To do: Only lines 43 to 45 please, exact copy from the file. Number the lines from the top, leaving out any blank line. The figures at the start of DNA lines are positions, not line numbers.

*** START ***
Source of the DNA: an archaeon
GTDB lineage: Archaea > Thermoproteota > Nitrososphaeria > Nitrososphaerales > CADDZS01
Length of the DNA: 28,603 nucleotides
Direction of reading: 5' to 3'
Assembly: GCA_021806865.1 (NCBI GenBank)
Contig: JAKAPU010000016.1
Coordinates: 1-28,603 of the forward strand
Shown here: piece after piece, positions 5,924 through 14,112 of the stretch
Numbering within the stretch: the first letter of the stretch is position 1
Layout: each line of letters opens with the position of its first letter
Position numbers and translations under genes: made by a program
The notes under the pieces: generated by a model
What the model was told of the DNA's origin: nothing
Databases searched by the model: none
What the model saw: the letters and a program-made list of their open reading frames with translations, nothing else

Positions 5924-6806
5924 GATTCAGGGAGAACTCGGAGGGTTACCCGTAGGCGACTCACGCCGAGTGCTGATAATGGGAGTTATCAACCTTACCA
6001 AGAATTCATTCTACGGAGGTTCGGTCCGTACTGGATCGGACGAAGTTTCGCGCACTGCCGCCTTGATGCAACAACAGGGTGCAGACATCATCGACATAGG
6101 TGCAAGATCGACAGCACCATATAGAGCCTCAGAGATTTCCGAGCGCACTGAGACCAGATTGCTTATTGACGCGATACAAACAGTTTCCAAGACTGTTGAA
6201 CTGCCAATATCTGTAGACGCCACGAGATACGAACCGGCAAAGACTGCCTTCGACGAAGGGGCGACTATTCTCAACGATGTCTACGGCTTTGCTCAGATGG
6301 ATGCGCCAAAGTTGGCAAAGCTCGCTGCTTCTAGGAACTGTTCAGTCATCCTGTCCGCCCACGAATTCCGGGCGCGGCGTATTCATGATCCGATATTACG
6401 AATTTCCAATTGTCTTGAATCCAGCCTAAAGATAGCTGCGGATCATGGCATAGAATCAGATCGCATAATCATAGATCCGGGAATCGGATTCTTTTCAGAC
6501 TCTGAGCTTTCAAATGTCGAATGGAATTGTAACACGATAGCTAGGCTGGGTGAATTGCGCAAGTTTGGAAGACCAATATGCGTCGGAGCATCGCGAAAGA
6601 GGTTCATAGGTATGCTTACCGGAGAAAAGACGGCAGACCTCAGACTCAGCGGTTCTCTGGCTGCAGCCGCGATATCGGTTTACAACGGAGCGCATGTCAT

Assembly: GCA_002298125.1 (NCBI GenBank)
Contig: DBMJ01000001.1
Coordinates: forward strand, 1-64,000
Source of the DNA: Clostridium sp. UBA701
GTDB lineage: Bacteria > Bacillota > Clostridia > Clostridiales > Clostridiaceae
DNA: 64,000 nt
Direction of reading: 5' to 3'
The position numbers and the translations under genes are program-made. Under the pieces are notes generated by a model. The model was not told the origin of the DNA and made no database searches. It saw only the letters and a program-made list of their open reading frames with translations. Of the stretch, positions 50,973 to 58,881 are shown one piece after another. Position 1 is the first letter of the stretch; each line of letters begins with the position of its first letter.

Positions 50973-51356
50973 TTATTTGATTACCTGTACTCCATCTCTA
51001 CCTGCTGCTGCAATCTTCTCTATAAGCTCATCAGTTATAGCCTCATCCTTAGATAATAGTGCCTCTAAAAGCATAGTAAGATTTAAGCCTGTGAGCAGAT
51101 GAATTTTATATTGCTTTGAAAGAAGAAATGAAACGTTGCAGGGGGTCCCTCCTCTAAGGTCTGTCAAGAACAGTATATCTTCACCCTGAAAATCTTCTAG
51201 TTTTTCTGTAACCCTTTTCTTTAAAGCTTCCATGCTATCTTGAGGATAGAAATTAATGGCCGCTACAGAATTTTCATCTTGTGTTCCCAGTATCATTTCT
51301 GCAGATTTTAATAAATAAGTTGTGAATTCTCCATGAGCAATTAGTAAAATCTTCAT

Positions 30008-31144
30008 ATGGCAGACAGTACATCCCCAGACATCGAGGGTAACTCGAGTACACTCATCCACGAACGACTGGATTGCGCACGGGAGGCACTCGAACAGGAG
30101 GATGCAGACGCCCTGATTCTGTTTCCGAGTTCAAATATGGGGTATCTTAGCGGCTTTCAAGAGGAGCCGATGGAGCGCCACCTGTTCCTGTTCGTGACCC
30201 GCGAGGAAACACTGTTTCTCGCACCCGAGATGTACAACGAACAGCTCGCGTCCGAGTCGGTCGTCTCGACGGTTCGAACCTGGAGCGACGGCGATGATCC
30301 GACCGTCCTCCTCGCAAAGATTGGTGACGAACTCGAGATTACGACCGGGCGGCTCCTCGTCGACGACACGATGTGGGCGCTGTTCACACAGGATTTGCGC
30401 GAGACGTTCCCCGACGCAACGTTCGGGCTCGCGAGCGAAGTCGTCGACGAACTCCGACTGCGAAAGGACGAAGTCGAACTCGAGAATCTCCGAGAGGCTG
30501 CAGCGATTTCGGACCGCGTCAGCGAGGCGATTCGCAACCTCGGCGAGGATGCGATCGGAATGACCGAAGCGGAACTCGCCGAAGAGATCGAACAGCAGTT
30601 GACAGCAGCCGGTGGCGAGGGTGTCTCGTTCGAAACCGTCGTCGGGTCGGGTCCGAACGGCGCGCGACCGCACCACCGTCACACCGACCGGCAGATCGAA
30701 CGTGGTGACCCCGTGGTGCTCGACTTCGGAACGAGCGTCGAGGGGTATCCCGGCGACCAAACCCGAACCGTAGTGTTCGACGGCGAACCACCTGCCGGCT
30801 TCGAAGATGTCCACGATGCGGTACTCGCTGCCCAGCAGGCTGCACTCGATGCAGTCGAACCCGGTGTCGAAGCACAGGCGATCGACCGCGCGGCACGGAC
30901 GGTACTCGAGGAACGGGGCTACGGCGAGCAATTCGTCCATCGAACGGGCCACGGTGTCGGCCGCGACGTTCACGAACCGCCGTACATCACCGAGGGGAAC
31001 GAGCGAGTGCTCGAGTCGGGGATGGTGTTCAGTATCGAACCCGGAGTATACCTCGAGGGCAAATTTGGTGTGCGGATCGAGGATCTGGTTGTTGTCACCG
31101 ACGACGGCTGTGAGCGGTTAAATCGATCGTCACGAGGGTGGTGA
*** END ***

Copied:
30301 GACCGTCCTCCTCGCAAAGATTGGTGACGAACTCGAGATTACGACCGGGCGGCTCCTCGTCGACGACACGATGTGGGCGCTGTTCACACAGGATTTGCGC
30401 GAGACGTTCCCCGACGCAACGTTCGGGCTCGCGAGCGAAGTCGTCGACGAACTCCGACTGCGAAAGGACGAAGTCGAACTCGAGAATCTCCGAGAGGCTG
30501 CAGCGATTTCGGACCGCGTCAGCGAGGCGATTCGCAACCTCGGCGAGGATGCGATCGGAATGACCGAAGCGGAACTCGCCGAAGAGATCGAACAGCAGTT